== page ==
Wisconsin lost both of its starting defensive ends, two outside linebackers and three of four starters in the secondary. Isaiahh Loudermilk and Garrett Rand emerged as the top defensive ends during the spring, and Andrew Van Ginkel and Zack Baun were the No. 1 outside linebackers. But then Baun reinjured his left foot after missing all of the 2017 season with the same injury.
Returning left tackle Michael Deiter and left guard Jon Dietzen missed the spring with injuries, which delayed Deiter potentially moving inside for his final college season.
Previous rank: 8
Hurricanes quarterback Malik Rosier, who set a Miami record with 31 total touchdowns last season, was the center of attention this spring. He led Miami to 10 wins and a spot in the Capital One Orange Bowl, but threw too many interceptions downs the stretch, when the Hurricanes ended the season with three straight losses.
Rosier held off redshirt freshmen N'Kosi Perry and Cade Weldon and early enrollee Jarren Williams this spring, but Miami coach Mark Richt said the competition will continue during preseason camp. Freshman running back Lorenzo Lingard, the No. 60 player in the ESPN 300, enrolled early and looks like he'll be able to help right away.
Miami's defensive line, one of its strengths last season, must be revamped. Chad Thomas, RJ McIntosh and Kendrick Norton must be replaced, and highly regarded end D.J. Johnson transferred to Oregon. Making matters worse, Craig Kuligowski, one of the top defensive-line coaches in the FBS, took a job at Alabama. The Hurricanes are banking on former Florida player Gerald Willis III, who missed last season because of off-field issues, and Demetrius Jackson, who is coming back from knee surgery.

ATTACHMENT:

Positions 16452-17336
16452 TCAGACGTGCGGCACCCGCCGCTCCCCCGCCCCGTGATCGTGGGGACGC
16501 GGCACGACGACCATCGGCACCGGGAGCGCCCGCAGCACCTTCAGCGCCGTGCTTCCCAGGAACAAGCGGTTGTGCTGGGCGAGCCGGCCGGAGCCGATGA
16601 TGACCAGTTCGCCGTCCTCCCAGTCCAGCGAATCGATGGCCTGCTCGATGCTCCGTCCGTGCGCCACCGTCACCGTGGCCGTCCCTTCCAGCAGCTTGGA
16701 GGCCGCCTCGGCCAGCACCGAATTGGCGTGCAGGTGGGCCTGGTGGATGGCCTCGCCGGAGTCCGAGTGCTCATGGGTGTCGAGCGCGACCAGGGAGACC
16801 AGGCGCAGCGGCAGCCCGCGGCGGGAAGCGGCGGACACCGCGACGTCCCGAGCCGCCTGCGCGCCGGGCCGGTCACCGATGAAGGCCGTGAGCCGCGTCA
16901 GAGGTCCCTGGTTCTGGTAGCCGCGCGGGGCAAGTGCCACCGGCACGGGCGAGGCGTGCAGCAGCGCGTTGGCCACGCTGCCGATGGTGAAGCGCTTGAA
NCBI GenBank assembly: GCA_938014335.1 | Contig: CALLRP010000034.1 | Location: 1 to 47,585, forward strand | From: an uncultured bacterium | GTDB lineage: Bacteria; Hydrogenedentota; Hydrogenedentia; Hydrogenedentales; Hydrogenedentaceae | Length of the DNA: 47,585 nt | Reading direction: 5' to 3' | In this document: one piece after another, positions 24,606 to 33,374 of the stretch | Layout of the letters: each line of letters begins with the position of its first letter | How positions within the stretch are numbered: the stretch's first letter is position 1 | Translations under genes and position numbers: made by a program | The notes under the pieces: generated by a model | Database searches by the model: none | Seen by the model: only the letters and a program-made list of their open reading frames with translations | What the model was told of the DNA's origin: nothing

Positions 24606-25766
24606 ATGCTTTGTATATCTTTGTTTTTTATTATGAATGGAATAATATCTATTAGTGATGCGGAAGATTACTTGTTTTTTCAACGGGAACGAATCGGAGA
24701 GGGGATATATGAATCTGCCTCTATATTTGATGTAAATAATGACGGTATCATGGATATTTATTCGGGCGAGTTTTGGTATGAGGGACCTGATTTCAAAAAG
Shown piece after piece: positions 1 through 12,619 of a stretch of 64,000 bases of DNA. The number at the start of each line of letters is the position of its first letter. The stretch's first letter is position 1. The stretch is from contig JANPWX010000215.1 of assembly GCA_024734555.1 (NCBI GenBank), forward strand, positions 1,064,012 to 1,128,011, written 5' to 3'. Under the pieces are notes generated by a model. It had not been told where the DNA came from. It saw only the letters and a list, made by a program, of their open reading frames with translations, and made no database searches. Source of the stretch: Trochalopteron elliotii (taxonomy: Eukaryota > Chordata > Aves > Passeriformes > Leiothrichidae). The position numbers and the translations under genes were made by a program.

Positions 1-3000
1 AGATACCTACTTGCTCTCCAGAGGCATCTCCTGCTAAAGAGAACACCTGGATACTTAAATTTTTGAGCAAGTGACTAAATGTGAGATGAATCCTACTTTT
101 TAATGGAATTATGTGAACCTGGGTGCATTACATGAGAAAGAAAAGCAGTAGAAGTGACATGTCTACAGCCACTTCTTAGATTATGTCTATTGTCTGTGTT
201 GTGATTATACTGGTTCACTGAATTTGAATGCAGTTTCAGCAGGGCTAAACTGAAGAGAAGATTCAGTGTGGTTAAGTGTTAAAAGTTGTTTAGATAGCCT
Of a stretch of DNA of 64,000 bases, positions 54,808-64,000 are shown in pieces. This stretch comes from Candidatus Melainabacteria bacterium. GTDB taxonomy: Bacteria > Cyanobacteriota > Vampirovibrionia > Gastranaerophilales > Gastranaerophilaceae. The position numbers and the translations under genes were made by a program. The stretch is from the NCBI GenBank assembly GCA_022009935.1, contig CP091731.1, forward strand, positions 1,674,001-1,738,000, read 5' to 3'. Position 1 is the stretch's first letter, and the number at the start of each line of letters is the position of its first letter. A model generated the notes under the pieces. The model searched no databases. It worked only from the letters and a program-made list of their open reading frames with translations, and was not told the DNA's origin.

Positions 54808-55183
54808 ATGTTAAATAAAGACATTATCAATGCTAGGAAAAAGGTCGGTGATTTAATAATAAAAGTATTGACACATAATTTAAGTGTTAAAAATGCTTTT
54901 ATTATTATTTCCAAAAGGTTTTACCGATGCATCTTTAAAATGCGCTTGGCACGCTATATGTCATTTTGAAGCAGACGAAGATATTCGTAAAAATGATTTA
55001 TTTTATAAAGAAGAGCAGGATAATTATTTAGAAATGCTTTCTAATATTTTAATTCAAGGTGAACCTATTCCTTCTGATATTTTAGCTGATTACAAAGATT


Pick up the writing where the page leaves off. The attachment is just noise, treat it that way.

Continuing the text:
9. Michigan State
When a team's biggest priorities during the spring are identifying a backup quarterback, No. 2 tailback and replacements for only three departed starters, it's a good sign that team is going to be a championship contender.
The Spartans bounced back from a 3-9 disaster in 2016 to finish 10-3 last season, and it might not be too much of a stretch to think they might even end up being the best team in the Big Ten this coming season. After all, they'll get to play Michigan and Ohio State at home in 2018.
There's plenty of reasons for optimism: Quarterback Brian Lewerke was dramatically better in 2017, becoming the first MSU quarterback to pass for more than 2,500 yards and run for more than 500; tailback LJ Scott is coming back after running for more than 2,500 yards in three seasons; and Felton Davis III leads a deep receiver corps after catching 55 passes for 776 yards with nine touchdowns in 2017.